Adverbs as a linguistic category (?)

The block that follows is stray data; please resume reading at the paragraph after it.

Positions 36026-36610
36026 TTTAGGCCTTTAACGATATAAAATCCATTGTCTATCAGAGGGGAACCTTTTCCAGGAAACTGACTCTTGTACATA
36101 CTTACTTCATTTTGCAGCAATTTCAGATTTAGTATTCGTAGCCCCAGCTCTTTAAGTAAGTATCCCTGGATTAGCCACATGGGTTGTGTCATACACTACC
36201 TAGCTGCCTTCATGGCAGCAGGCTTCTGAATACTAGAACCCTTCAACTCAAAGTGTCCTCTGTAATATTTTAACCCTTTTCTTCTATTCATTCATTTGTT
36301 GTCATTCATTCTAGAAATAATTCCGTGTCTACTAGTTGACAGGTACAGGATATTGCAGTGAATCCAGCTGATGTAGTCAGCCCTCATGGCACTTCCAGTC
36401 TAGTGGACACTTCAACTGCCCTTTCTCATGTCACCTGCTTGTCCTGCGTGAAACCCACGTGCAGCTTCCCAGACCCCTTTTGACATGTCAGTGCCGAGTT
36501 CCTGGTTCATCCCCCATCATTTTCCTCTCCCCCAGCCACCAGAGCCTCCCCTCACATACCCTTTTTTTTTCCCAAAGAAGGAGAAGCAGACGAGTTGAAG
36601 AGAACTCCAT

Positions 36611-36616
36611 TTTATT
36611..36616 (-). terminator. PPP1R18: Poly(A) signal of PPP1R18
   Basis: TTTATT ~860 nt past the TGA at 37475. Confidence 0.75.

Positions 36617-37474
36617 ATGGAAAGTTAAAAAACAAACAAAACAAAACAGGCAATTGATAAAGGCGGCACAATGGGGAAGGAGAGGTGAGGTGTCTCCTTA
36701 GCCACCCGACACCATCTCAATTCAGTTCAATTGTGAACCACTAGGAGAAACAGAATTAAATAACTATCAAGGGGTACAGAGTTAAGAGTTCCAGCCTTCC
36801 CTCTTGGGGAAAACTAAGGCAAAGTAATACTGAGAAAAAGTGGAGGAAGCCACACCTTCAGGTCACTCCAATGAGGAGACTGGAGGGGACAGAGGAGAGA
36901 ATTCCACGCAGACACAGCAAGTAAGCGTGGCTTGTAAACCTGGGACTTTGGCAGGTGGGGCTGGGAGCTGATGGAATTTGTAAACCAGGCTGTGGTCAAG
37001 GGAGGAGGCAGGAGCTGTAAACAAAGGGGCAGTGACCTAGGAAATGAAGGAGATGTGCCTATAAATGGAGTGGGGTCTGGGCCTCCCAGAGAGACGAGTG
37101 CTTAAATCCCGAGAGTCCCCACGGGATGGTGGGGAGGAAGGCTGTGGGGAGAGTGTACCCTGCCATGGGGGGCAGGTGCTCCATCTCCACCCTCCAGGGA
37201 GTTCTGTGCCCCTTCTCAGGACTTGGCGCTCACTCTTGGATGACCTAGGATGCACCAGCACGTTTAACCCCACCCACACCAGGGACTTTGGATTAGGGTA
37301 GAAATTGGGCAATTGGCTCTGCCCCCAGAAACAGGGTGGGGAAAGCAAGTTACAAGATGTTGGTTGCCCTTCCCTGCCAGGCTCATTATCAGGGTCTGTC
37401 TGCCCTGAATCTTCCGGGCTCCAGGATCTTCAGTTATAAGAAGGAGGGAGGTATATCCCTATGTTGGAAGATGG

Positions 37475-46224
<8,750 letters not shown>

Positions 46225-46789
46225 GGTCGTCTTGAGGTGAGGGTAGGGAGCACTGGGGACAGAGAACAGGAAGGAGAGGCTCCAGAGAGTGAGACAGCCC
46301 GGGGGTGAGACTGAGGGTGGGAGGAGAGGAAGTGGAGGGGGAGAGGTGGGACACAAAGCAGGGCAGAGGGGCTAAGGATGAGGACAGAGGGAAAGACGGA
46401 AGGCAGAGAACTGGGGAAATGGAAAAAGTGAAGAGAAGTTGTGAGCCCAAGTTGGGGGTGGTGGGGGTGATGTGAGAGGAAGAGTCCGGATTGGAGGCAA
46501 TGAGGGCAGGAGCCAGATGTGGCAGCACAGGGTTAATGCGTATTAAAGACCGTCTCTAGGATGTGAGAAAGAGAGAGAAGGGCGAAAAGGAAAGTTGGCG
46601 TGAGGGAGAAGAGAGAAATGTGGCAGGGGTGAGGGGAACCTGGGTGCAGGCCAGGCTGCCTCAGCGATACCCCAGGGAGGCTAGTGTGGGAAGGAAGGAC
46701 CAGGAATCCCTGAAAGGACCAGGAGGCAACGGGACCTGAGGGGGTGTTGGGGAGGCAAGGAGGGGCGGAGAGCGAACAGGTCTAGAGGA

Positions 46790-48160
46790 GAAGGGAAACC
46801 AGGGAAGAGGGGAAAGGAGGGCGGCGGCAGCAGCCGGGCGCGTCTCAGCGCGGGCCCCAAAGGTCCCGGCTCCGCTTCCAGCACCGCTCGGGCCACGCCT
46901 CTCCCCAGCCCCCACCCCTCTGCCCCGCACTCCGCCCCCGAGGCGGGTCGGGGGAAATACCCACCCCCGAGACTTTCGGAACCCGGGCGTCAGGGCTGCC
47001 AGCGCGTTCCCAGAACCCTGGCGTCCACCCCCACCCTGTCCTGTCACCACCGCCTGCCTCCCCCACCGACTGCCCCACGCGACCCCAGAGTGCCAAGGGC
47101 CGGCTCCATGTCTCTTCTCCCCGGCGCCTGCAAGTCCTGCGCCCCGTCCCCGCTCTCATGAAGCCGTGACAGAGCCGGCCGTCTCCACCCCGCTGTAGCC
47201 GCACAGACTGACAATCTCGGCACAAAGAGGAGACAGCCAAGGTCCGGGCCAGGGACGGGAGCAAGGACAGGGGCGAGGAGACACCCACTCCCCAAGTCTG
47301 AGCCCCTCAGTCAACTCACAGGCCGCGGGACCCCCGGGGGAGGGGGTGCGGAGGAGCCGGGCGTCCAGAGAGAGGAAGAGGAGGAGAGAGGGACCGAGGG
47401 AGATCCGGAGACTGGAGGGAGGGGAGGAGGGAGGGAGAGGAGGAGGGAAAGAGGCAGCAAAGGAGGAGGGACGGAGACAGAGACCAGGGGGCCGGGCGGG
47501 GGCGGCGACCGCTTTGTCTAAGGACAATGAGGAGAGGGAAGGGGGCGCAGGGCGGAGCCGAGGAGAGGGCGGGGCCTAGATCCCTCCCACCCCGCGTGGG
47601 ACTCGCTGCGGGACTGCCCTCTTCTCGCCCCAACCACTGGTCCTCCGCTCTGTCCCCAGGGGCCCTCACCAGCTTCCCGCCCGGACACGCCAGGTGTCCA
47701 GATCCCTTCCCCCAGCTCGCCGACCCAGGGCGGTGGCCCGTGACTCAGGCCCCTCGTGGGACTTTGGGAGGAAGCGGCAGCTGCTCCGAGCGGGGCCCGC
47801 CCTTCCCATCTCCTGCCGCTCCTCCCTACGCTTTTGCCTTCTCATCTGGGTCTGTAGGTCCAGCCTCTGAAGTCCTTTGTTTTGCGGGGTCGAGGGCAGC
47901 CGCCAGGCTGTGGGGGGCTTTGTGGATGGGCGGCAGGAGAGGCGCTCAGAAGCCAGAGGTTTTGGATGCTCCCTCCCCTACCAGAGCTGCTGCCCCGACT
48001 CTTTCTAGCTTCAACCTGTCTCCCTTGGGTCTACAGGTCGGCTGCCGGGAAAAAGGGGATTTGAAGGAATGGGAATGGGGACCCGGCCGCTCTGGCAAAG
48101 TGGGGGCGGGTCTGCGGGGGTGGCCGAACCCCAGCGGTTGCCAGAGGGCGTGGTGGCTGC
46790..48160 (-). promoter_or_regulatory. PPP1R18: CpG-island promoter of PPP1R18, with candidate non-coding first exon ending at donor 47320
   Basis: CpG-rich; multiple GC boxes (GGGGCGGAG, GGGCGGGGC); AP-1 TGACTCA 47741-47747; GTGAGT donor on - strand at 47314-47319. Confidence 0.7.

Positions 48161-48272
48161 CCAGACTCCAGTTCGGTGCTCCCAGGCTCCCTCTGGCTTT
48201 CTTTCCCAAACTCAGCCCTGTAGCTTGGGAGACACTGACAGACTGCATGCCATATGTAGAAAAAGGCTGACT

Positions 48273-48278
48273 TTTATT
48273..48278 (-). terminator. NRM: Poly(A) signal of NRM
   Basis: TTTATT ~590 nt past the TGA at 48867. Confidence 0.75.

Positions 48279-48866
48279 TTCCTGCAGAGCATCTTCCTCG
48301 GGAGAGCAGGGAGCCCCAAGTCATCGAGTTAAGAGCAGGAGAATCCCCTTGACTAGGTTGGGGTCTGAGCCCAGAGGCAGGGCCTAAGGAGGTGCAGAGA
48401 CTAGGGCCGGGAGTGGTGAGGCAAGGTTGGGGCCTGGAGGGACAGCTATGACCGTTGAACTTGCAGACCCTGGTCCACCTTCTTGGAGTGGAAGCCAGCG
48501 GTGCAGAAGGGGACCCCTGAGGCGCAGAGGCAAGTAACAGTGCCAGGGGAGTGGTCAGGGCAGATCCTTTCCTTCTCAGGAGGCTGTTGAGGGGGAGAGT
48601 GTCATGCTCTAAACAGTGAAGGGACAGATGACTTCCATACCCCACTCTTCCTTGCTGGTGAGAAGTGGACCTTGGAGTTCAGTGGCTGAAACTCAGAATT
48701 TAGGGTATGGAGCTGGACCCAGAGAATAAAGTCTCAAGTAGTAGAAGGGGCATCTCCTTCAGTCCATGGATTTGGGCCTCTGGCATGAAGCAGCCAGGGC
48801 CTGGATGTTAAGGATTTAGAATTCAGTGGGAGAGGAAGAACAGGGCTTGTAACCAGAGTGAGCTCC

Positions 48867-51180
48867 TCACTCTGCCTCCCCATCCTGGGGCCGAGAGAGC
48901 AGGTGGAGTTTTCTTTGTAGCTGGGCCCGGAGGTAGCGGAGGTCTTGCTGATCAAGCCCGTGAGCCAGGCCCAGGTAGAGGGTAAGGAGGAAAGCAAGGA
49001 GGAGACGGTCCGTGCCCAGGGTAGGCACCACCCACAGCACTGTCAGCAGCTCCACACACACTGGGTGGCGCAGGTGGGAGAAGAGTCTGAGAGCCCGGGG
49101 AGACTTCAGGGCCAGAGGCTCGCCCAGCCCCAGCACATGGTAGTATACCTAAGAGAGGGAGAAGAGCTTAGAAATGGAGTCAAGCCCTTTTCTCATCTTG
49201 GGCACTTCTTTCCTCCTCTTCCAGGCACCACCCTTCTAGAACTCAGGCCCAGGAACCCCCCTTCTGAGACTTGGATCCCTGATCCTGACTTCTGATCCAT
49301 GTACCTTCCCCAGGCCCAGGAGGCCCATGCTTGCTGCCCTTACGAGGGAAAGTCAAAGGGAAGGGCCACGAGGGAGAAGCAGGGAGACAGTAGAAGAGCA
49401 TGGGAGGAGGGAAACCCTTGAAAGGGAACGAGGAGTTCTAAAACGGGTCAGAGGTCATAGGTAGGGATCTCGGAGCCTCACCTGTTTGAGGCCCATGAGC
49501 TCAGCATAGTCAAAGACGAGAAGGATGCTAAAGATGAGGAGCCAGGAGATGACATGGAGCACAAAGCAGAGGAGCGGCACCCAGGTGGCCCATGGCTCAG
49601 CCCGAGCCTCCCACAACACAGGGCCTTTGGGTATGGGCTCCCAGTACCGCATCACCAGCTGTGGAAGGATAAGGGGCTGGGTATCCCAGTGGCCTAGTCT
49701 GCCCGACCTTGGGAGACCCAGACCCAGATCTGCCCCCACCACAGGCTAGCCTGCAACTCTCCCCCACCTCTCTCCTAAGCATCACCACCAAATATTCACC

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The main purpose of this paper is to show what kind of category adverbs form. It is demonstrated that the words of a language are in general categorized in two different ways, based on different properties and serving different purposes. First, they form a small set of part-of-speech categories which are prototypical in nature, serve the cognitive structuring of the lexical inventory of a language, but as such have no single grammatical function. Second, they form numerous syntactic distributional categories whose members share a fixed set of syntactically relevant properties that determine their distribution. It is argued that adverbs are also subject to both types of categorization, though with particular properties that explain their often-stated heterogeneity.


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